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THE JOURNAL OF FEMALE
URINARY INCONTINENCE


Poster Section
 
 

Is there a correlation between pelvic floor muscle strength
and female sexual dysfunction?

Gameiro MO*; Miraglia LS*; Muchailh RC*; Souza VO*; Baldacin DC**; Amaro JL***
Botucatu Medical School(BMS) – São Paulo State University (UNESP)
* Physiotherapist  ** Medical student  ***Urogynecologist

ABSTRACT

INTRODUCTION: The standardization of pelvic floor (PF) muscle strength in nullipara as a predictive factor for urinary and sexual dysfunction is greatly relevant. However, such a correlation is still not well established1.
PF muscle hypotonia may play a significant role in female sexual disorders2.

OBJECTIVE: To correlate subjective and objective PF muscle strength with the presence of orgasm.

PATIENTS AND METHODS: Fifty healthy nulliparous women with mean age of 23 years were studied. Personal data and clinical history were obtained, as well as  information about sexual activity, such as pain during intercourse and satisfaction degree. PF vaginal palpation was performed (Figure 1), and the classification system of Amaro3(Table 1) was used. PF perineometry with an inflatable vaginal probe (Figure 2) was performed during 3 contractions sustained by the longest period possible in supine with legs extended (P1), bent-knee supine (P2), sitting (P3), and standing (P4) (Figure 3).

 

Parameters assessed

Incidence

Regular physical acitivity (3x/week)

58%

Intestinal Obstipation

54%

Sexual activity

84%

Orgasm present

82%


RESULTS:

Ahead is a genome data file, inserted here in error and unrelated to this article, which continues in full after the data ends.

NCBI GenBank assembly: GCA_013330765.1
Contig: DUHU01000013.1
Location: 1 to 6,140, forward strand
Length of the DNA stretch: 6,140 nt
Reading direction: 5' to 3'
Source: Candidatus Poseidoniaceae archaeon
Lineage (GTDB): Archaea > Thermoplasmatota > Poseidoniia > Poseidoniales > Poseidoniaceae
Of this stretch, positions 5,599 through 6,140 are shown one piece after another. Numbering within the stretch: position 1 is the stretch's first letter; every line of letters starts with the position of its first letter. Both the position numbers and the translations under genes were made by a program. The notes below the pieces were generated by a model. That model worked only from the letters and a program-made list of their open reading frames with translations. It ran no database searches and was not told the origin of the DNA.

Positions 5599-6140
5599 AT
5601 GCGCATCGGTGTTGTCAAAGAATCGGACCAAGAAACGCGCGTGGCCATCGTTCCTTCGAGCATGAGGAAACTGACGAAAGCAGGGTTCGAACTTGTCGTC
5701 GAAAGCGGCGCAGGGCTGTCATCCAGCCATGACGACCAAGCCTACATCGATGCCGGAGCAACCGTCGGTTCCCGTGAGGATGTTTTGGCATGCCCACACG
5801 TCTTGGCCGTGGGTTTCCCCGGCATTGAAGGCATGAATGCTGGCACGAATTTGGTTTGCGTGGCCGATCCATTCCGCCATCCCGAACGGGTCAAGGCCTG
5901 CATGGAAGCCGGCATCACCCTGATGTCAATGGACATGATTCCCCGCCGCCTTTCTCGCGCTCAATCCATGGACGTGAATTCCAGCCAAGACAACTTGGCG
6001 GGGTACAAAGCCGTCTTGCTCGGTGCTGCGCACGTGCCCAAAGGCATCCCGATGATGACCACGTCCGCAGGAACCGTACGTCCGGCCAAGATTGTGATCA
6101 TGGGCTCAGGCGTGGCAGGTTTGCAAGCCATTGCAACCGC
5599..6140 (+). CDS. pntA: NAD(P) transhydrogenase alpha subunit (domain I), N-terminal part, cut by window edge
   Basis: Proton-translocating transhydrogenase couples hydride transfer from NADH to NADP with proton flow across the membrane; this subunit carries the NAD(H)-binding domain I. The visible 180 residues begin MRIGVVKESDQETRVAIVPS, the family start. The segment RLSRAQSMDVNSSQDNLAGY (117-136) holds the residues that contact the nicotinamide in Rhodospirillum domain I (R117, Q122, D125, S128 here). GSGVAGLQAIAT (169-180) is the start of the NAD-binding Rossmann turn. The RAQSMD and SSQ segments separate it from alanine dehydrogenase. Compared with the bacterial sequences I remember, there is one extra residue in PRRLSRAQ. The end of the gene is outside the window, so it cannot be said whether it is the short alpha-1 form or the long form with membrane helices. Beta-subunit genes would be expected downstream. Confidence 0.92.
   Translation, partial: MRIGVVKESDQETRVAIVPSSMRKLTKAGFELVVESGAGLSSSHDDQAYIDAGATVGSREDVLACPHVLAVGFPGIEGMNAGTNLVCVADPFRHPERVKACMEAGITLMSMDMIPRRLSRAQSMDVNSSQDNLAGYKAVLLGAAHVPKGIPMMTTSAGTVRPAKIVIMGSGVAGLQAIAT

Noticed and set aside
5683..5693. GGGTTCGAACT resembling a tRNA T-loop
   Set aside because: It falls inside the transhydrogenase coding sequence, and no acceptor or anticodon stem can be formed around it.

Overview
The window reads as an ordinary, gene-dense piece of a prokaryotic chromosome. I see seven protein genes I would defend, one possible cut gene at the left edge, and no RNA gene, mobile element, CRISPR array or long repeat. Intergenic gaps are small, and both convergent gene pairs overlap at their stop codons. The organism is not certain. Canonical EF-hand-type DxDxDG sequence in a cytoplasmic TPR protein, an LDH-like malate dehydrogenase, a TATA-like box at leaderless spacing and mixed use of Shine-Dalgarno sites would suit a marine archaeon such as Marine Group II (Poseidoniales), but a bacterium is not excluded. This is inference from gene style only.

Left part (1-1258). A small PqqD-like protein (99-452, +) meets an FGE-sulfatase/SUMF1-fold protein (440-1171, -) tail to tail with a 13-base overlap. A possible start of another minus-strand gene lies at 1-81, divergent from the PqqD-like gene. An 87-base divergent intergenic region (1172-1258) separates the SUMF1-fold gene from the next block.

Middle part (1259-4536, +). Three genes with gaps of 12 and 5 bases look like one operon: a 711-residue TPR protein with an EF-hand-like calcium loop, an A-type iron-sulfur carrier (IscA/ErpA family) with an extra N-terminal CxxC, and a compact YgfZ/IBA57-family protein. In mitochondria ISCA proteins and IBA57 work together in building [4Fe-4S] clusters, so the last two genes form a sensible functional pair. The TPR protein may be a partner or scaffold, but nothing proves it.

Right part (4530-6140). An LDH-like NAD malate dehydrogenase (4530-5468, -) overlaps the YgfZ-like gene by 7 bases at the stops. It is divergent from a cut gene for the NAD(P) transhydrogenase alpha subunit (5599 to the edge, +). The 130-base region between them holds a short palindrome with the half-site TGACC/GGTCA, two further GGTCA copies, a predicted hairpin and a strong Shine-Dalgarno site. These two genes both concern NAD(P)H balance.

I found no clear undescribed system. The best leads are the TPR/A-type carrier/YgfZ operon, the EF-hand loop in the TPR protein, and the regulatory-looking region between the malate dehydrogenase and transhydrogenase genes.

No correlation between vaginal palpation and the presence of orgasm was observed in 76% of the women studied (p<0.05). Perineometry performed in 4 different positions did not correlate with the presence or absence of orgasm (p>0.05) (Table 2).

CONCLUSION:
No correlation of subjective and objective pelvic floor muscle strength with orgasm was observed.
 
 
 
 

REFERENCES

  1. Rosenbaum TY. Pelvic floor involvement in male and female sexual disfuction and role of pelvic floor reabilitation in treatment: a literature review. J Sex Med.2007;4 (1): 4-13.
  2. Beji NK, Yalcin O, Erkan HA. The effect of pelvic floor training on sexual function of treated patients. Int Urogynecol J. 2003; 14: 234-38.
  3. Amaro JL, Gameiro MOO, Padovani CR. Treatment of urinary stress incontinence (SUI) by intravaginal electrical stimulation (IES) and pelvic floor physiotherapy.         Int. Urogynecol. J., v. 14, p.204-8, 2003.
 
 
 
 
 
 
 
 
 
 
 
 
 
 
 
 
 
 
 
 
 
 
 
 
 
 
Figures

Figure 1.
Vaginal palpation
.
 
 
 
 
 
 
 
 
 
 
 
 
 
 
 


Figure 2.
Dynamed  Perineometer.
 
 
 
 
 
 
 
 
 
 
 
 
 
 
 
 
 
 
 
 
 
 
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Figure 3.
P1, P2, P3 and P4 positions.

 
 
 
 
 
 
 
 
 
 
 
 
 
 
 
Tables

Table 1.Vaginal palpation classification system described by Amaro and collaborators in 2003.

Degree

Digital palpation

0

Absence of  muscle contraction

1

Mild contraction

2

Moderate contraction – not sustained for more than 6 seconds

3

Normal contraction – sustained for more than 6 seconds

Amaro, 2003

 
 
 
 
 
 
 
 
 
 
 
 
 
 
 
 
 
 
 
 
 
 
 
Table 2. Correlation between perineometry and orgasm.

Orgasm   

Present 
Absent

P1

19,06

14,81

P2

17,33

17,57

P3

25,09

15,87

P4

33,87

35,37